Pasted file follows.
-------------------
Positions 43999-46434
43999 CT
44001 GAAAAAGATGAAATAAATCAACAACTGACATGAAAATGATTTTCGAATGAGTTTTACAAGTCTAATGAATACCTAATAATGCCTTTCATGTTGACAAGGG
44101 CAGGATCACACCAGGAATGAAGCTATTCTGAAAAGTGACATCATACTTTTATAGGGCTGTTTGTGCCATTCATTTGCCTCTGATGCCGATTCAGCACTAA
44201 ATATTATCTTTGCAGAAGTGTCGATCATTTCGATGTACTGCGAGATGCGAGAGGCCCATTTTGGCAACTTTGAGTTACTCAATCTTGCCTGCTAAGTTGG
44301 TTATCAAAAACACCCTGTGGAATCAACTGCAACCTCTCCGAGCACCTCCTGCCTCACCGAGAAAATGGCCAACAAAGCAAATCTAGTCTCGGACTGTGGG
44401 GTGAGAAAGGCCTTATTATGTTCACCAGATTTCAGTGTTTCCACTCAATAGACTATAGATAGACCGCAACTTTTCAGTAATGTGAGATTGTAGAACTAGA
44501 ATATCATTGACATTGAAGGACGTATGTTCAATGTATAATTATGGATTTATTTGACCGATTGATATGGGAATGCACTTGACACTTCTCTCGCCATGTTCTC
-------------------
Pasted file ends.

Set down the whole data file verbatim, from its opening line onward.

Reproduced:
Positions 43999-46434
43999 CT
44001 GAAAAAGATGAAATAAATCAACAACTGACATGAAAATGATTTTCGAATGAGTTTTACAAGTCTAATGAATACCTAATAATGCCTTTCATGTTGACAAGGG
44101 CAGGATCACACCAGGAATGAAGCTATTCTGAAAAGTGACATCATACTTTTATAGGGCTGTTTGTGCCATTCATTTGCCTCTGATGCCGATTCAGCACTAA
44201 ATATTATCTTTGCAGAAGTGTCGATCATTTCGATGTACTGCGAGATGCGAGAGGCCCATTTTGGCAACTTTGAGTTACTCAATCTTGCCTGCTAAGTTGG
44301 TTATCAAAAACACCCTGTGGAATCAACTGCAACCTCTCCGAGCACCTCCTGCCTCACCGAGAAAATGGCCAACAAAGCAAATCTAGTCTCGGACTGTGGG
44401 GTGAGAAAGGCCTTATTATGTTCACCAGATTTCAGTGTTTCCACTCAATAGACTATAGATAGACCGCAACTTTTCAGTAATGTGAGATTGTAGAACTAGA
44501 ATATCATTGACATTGAAGGACGTATGTTCAATGTATAATTATGGATTTATTTGACCGATTGATATGGGAATGCACTTGACACTTCTCTCGCCATGTTCTC